May 20 2013 Latest news:
By Elliot Furniss
Monday, September 17, 2012
A HARD-HITTING campaign has been launched to get more people trained in basic first aid after a new survey showed that people in East Anglia lacked sufficient life-saving skills.
A survey carried out on behalf of St John Ambulance revealed that people in the region were going to great lengths to improve their chances against cancer but less than a fifth knew even the most basic first aid measures.
Almost two-fifths of those questioned said they were making changes to their diet to combat the risk of cancer, while significant numbers were stopping smoking and taking more exercise to reduce risks of the disease.
But St John Ambulance said it was a very different story when it came to first aid, with less than one in five taking up training in the skills that could be the difference between a life lost and a life saved.
Sue Killen, St John Ambulance chief executive, said: “Cancer is a serious disease, which kills tens of thousands of people each year.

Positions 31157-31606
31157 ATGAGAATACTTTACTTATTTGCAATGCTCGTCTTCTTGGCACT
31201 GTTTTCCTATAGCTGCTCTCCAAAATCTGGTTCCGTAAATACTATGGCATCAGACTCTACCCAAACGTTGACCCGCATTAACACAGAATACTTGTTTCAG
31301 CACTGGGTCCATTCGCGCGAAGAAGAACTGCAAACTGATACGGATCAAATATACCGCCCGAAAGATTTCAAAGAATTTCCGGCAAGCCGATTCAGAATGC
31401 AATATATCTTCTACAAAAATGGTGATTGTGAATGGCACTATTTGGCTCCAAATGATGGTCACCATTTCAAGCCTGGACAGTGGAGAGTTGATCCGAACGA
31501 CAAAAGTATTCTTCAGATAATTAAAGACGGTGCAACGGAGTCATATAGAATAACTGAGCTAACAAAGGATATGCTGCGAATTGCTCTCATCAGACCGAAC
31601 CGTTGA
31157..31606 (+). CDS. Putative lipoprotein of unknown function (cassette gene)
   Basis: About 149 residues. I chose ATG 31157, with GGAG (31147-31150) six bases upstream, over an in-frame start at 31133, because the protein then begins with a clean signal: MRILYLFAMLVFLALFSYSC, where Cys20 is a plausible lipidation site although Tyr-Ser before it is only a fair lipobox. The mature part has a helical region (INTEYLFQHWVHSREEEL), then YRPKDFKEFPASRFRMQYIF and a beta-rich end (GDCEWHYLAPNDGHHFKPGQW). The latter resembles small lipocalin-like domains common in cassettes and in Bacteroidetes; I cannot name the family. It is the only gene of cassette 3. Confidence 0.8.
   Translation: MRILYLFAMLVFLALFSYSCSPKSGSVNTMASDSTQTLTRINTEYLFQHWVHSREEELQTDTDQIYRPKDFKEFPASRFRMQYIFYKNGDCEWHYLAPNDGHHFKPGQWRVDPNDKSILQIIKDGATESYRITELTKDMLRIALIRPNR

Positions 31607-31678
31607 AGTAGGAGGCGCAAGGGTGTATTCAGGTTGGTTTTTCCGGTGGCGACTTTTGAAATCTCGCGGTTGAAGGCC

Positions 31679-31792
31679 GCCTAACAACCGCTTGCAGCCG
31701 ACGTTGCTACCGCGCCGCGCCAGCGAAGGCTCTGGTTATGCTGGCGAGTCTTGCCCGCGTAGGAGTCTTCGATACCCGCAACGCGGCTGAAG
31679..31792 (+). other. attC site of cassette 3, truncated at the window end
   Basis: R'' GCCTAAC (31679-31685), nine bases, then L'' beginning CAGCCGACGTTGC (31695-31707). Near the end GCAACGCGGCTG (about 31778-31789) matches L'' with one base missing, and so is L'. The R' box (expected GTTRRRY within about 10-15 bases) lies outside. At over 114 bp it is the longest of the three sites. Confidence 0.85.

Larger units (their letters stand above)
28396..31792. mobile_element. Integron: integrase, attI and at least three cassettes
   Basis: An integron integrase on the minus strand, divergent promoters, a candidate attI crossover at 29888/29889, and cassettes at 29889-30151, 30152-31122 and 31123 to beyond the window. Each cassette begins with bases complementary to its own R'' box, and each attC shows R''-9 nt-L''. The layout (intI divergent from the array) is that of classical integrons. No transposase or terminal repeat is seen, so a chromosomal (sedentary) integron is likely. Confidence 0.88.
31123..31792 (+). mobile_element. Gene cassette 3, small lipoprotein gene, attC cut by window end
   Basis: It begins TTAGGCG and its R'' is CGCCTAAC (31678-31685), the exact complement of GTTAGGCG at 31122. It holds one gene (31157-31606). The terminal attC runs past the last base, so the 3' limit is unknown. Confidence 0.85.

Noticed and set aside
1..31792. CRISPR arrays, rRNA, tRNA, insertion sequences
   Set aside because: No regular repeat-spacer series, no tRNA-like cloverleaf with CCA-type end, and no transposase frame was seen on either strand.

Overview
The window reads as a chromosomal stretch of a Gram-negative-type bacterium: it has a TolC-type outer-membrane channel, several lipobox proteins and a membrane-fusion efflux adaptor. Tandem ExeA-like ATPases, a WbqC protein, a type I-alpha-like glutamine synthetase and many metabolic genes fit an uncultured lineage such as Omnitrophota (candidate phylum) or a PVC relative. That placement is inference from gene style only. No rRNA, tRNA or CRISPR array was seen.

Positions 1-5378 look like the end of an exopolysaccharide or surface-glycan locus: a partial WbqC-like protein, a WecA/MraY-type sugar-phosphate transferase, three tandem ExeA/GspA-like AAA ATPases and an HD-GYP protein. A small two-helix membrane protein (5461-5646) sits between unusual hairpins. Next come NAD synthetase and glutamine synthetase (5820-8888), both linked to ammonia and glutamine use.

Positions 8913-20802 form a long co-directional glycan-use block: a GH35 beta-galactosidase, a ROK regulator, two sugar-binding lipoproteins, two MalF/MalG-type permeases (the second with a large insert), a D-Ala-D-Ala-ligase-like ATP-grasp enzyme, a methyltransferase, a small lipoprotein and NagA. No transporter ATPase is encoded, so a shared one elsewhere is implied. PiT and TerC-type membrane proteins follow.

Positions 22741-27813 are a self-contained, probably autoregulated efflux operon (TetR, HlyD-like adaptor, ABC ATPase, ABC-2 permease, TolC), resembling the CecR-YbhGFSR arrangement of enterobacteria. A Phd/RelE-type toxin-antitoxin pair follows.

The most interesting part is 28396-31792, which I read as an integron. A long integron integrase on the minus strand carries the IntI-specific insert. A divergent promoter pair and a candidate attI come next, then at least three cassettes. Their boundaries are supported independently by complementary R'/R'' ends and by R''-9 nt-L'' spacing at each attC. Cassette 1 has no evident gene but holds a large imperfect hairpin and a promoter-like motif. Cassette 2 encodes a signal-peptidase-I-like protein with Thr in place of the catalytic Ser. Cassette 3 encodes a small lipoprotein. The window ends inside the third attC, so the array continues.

“When a loved one has cancer, although we do all we can to support them, over three-quarters of people are consumed by a feeling of helplessness.
“In situations where first aid could help save a life we don’t have to feel helpless, because learning life-saving skills is so simple.
“That is why it is so concerning that fewer than one in five of us knows even basic first aid.
“This has got to change if we are to stop up to 140,000 lives from being needlessly lost each year.”
To highlight this new startling comparison, the charity has unveiled a hard-hitting campaign which seeks to encourage more people to take training in basic first aid skills.
The 60-second film, which premiered yesterday evening during ITV1’s Downton Abbey, follows the journey of a man who is diagnosed with cancer, undergoes treatment, and survives only to die as a result of choking at a family gathering because no-one knows the simple first aid that could have saved his life.
Martin Ledwick, Cancer Research UK’s head cancer information nurse, added: “Encouragingly, cancer survival rates have significantly improved over the past 40 years.
“Research has led to better diagnosis and improved treatments, all helping to save lives.
“This campaign highlights that more people are surviving cancer than ever before but that accidents can happen at any time to anyone.
“We’re pleased to be supporting the campaign to encourage everyone to learn the first aid basics.”
For details visit www.sja.org.uk